The Forgotten Story of the Mother of American Child Care Advice
This isn't the kind of thing I normally write. I stumbled upon Mrs. Max West while researching something completely different, but as I learned more and more about this remarkable and largely forgotten woman, I wanted to take Women’s History Month as an opportunity to share her story.
In 1914 a pamphlet was published by the newly formed US Children’s Bureau that would change American Child Care. By 1942, it would be distributed 52 million times. Countless women would use its advice to raise their children, writing over 400,000 letters a year to the Bureau asking for more. Ultimately it would be instrumental in reducing morbidity to mother and child. In one 1928 report, the Children’s Bureau related that infant mortality due to preventable diarrheal diseases had decreased by 47%. Fascinatingly, the advice was all collected, organized, and often created by a single woman. In later editions of the pamphlet, she would not be listed or even included in revisions, but early editions name her simply as Mrs. Max West.
Commissioning Mrs. Max West was one of the first official acts of Children’s Burau Cheif Julia Lathrop. She was chosen only because she was a college-educated writer, a widow, and the mother of five children. And that is all most histories relate. Not her education, her other writing, or even her name.
It wasn’t until I found her husband’s obituary that Mrs. Max West, or Mrs. Mary Mills West, began to come into focus. Here is some of her story.
The Story of Mary Mills
Mary Mills was born in 1867 in Faribault, Minnesota. Her Parents, Edward Payson Mills and Stata Mehitabel Mills (nee Sandborn) had been born in America, as had the preceding 5–6 generations. Mary’s ancestors had originally emigrated from England in the 1600s.
Mary’s parents were 36 and 37 when she was born, the third of 4 children. Her older brothers (John Sanborn Mills and Harry Dean Mills) would each go on to have 7 children. Her younger brother (Frederick Mills) would have 6.
Mary attended the University of Minnesota, graduating at 23 with the class of 1890. There she met Dr. Max Ira West, possibly as they both served as officers of their class, Mary was elected class “prophet” and Max served as class “statistician.”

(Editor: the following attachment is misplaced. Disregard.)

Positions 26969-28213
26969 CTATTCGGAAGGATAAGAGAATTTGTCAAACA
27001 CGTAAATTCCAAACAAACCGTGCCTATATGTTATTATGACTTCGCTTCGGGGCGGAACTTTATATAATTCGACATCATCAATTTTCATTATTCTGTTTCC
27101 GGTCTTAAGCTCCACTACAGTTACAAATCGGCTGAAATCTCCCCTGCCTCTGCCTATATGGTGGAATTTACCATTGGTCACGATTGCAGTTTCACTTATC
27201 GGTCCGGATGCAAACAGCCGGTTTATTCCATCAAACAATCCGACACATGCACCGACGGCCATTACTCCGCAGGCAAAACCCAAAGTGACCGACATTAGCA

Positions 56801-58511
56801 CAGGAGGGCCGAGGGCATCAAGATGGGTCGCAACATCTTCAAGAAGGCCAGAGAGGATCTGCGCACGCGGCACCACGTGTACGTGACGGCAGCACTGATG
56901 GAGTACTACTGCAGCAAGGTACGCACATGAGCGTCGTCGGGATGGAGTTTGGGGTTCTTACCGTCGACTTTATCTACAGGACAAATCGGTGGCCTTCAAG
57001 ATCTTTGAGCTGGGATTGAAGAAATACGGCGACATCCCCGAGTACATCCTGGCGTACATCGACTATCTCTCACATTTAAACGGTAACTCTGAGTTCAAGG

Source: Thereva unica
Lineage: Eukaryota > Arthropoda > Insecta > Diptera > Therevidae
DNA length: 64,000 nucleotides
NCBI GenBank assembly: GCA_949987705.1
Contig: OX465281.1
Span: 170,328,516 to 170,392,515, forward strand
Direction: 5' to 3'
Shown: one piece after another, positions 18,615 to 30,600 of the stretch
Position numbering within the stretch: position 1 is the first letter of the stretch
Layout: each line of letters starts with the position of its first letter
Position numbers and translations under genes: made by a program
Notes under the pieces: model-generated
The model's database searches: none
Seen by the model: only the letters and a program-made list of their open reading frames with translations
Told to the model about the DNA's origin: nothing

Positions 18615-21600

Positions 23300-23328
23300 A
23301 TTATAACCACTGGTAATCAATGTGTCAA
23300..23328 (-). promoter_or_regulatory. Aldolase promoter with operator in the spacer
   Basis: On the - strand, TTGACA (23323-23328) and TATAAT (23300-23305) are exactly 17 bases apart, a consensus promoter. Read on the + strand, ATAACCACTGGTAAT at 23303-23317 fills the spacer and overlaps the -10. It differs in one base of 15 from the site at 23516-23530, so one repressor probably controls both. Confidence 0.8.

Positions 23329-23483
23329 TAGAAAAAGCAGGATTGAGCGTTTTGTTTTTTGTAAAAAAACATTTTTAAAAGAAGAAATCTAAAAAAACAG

Four years later, on October 6th, they were married in Elk River Minnesota. Mary had her first child, Dorothy, when she was 29 years old. She and Max would go on to have 3 more children, Edward, Marjorie, and Philip in Minessota. The family would then move to Washington DC for Max’s work as an Economic Consultant for the US Departments of Labor and Commerce. There, at 41, Mary gave birth to their final child, Frances.
One year later on January 7th, 1909, Max died after a short illness, a slight cold that developed into pneumonia.
Alone, halfway across the country from her family, with 5 children, “friends in Washington” raised funds to cover the costs of Max’s sickness and death, and helped her secure a temporary government position. She worked briefly in the U.S. Immigration Commission and the Tariff Board. By 1912 she had been commissioned to work on the first of her two pamphlets, Pre-Natal Care. By 1914 she had written Infant Care, which was purchased 1,446,000 times in its first year alone.
The 1914 pamphlet would be compared to later texts influenced by behaviorism in this way:
Although their child care techniques differ, Spock and Watson share a central belief — the life of the child can be harmed by improper mother love. In Watson, the mother is a top sergeant who precisely times her interventions in the child’s day in order to build good habits. In Spock, the mother is a prime observer who must monitor both the baby and its environment for cues on when to act. In Infant Care the life of the child could literally be jeopardized if attentive care were not given to proper feeding and nursing of infant ills. But once accomplished, the mother might rest easy, for worry over her child’s emotional state was not yet in her lexicon of concerns.
Though, Mary describes her writing method as an “exhaustive study of the standard literature on the hygiene of infancy, as well as consultations with physicians, nurses and other specialists in this field” it seems possible to me that her life as a widow and working mother of 5 couldn’t help but shape her research and writing.
“Habits are the result of repeated actions. A properly trained baby is not allowed to learn bad habits which must be unlearned later at great cost of time and patience to both mother and babe. The wise mother strives to start the baby right.”
“When a baby cries simply because he has learned from experience that this brings him what he wants, it is one of the worst habits he can learn… [this is] sufficient to make a spoiled, fussy baby and a household tyrant whose continual demands make a slave of the mother.”
“Pacifiers or comforts… The extremely bad habit of sucking on a rubber teat, or a sugar ball, or a bread ball… the baby does not teach himself this disgusting habit, and he should not have to suffer for it.”
By 1919, Julia Lathrop had assembled a committee of medical professionals to review subsequent pamphlets. The committee objected to Mary Mills West appearing as the sole author, as she was not a physician. Mary continued to write updated editions of the booklets until 1921, although her name wasn’t included. After 1921, the booklet was written by medical professionals alone, gradually becoming more and more influenced by Behaviorism.
Mary would go on to move to California in 1930, where she continued to write, contributing stories to the Ladies’ Home Journal, Harper’s Bazar, St. Nicholas, and Philadelphia Press. She would also work with the University of California Extention Division as a writing instructor. She died at 88, on August 3rd, 1955. She was survived by three of her five children and three grandchildren.